On chromosome 1 we identified a small significant cluster of five SNPs: rs11805303, rs2201841, rs11209033, rs12141431 and rs12119179. Two of them: rs11805303 and rs2201841 are introns in the IL23R gene, while the last three SNPs are up to 22-kb downstream from IL23R. Though rs11805303 showed strong association in the WTCCC study (The Wellcome Trust Case Control Consortium, 2007), our result has a different and much stronger interpretation. Our finding is a group of five SNPs that are jointly significant, though none of them is significant individually. Because this significance results from a joint model of all SNPs, it means that our group is jointly significant while controlling for all other SNPs in the study. The interpretation of this finding is that we limit the set of confounding SNPs to four other SNPs. When a SNP is declared significant by computing the marginal correlation, like in The Wellcome Trust Case Control Consortium (2007), the set of possible confounders that produce this correlation is the set of all other SNPs. Thus, if the correlation turns out to be a spurious one, there could be hundreds of other SNPs that produce it. In contrast, our method not only drastically reduces the number of confounders, but gives a small set of much more plausible ones, that are in a narrow region of the chromosome, often clustered around a gene. On chromosome 2 we identified an individual SNP, rs10210302, which showed strong association in the WTCCC paper (The Wellcome Trust Case Control Consortium, 2007). This SNP has by far the lowest P-value (4.6*105) in CD, and it also explains a relatively large proportion of the variance attributed to chromosome 2: 0.014 compared to 0.05 explained by all the selected SNPs in the chromosome. On chromosome 5 we identified a group of 9 SNPs: rs6871834, rs4957295, rs11957215, rs10213846, rs4957297, rs4957300, rs9292777, rs10512734 and rs16869934. They are all intergenic, 85 kb apart and located in the 40.4M region of the chromosome. rs16869934 is 4 kb downstream from the SNP rs17234657 showing strong association to CD in The Wellcome Trust Case Control Consortium (2007). On chromosome 10 we found 2 significant SNPs. The first is rs10883371, a 2-kb upstream variant both for LINC01475 and NKX2-3. rs10883365, found to be strongly associated to CD in the WTCCC study is a 2-kb upstream variant in LINC01475. Our second finding on chromosome 10 is rs10761659, a non-coding intergenic SNP mapping 14-kb telomeric to gene ZNF365 and was identified first by the WTCCC (The Wellcome Trust Case Control Consortium, 2007), followed by a meta-analysis (Franke et al., 2010) and later a study of a southern european population by Julia et al. (2013). On chromosome 16, we found an individual SNP, rs2076756, which is an intron in NOD2. Interestingly, this SNP was not found to be significant in the original WTCCC study, while our approach shows that it is even significant when we control for all other SNPs. This SNP has been confirmed by several studies (Franke et al., 2010; Julia et al., 2013; Kenny et al., 2012; Rioux et al., 2007). Finally, on chromosome 18, we identified a single intergenic SNP: rs2542151. This finding was reported by The Wellcome Trust Case Control Consortium (2007), as well as by Parkes et al. (2007).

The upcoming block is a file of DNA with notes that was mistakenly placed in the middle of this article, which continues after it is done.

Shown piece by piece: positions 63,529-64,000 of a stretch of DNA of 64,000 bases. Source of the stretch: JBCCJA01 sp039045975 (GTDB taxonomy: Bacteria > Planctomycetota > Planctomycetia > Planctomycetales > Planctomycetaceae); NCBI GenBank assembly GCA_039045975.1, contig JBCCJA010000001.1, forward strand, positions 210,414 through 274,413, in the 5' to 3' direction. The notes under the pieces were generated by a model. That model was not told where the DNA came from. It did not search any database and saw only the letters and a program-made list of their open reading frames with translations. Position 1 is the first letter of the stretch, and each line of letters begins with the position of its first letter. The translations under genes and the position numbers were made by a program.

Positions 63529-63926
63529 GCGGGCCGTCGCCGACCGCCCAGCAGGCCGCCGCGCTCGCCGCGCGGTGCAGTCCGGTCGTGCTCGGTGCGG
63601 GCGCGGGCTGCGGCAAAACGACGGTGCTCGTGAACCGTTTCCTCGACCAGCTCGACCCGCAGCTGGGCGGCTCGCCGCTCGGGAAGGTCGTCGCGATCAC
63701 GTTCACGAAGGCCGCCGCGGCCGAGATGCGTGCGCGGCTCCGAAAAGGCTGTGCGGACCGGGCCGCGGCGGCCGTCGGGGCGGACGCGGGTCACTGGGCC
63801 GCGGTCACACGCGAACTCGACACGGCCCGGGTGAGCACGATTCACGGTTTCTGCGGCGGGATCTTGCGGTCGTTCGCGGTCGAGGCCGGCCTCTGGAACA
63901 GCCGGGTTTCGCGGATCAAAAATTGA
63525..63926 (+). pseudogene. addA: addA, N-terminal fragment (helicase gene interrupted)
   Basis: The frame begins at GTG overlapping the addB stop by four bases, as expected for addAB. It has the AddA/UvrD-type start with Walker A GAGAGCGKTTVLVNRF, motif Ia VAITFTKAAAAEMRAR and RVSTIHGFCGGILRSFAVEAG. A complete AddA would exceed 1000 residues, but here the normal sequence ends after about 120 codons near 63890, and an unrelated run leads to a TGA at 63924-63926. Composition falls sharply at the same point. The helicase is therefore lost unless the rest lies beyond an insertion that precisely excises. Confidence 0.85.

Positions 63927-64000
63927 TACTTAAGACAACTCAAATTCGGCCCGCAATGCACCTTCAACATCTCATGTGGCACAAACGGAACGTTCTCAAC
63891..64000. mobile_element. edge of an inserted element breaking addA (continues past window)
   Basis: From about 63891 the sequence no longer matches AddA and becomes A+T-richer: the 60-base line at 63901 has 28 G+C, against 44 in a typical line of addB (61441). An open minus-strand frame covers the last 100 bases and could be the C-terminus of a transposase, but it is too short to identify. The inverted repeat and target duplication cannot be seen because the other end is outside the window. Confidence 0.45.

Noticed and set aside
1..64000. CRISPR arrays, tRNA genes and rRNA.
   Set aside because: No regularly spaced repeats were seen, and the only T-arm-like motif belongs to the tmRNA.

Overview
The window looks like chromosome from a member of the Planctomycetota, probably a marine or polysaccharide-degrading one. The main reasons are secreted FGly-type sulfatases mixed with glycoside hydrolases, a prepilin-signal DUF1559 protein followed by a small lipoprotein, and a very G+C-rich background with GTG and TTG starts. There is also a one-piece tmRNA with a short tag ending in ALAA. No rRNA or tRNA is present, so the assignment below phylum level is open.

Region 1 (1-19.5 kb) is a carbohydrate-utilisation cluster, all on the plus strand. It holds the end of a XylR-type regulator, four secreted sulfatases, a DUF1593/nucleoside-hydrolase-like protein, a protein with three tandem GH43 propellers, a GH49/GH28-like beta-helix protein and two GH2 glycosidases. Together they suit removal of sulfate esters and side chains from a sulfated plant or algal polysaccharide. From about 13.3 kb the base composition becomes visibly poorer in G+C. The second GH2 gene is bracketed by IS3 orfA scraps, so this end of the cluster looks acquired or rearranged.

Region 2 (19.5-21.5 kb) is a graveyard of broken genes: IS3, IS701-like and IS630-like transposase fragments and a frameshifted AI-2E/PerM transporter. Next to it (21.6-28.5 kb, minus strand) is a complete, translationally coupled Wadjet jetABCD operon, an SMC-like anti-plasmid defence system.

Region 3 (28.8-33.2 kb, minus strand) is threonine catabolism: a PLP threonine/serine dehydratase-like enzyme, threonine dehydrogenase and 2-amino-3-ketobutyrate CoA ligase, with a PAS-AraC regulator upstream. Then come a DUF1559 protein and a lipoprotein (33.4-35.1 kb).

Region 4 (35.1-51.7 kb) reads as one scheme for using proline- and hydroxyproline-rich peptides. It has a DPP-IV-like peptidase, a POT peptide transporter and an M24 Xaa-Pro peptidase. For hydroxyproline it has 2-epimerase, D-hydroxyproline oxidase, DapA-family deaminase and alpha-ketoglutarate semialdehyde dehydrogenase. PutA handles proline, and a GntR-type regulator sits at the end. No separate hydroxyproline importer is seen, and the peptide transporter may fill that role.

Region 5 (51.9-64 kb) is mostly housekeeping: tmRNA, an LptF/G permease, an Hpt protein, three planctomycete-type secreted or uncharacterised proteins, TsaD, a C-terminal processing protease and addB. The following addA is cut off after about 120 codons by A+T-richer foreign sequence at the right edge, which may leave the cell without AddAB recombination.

3.2.3. Rheumatoid arthritis

We identified two SNPs, both individually significant. The first, rs6679677 is located on chromosome 1 and is a 2-kb upstream variant in the PHTF1 gene. This finding was reported by The Wellcome Trust Case Control Consortium (2007). The second SNP, rs9272346, is located on chromosome 6 and is also a 2-kb upstream variant in the HLA-DQA1 gene. This SNP belongs to the MHC region, just like the WTCCC finding.

3.2.4. Type 1 diabetes

Eight individual SNPs were declared significant by our method. Five of these are the five associations found in The Wellcome Trust Case Control Consortium (2007). These are: rs6679677, a 2-kb upstream variant in the PHTF1 gene on chromosome 1, rs9272346, a 2-kb upstream variant in the HLA-DQA1 gene on chromosome 6, rs11171739, an intergenic SNP on chromosome 12, rs17696736, an intron in the NAA25 gene on chromosome 12 and rs12924729, an intron in the CLEC16A gene on chromosome 16. Additionally, our method identified 3 new associations. Two of them are located on chromosome 6: rs9272723 is an intron in the HLA-DQA1 gene and rs2523691 is intergenic. The third new finding, rs17388568, is located on chromosome 4 and is an intron in the ADAD1 gene. It did not reach the genome wide significance threshold in the WTCCC study, however it showed moderate association with a P-value of 3*106. It also showed moderate association in an independent study by Plagnol et al. (2011).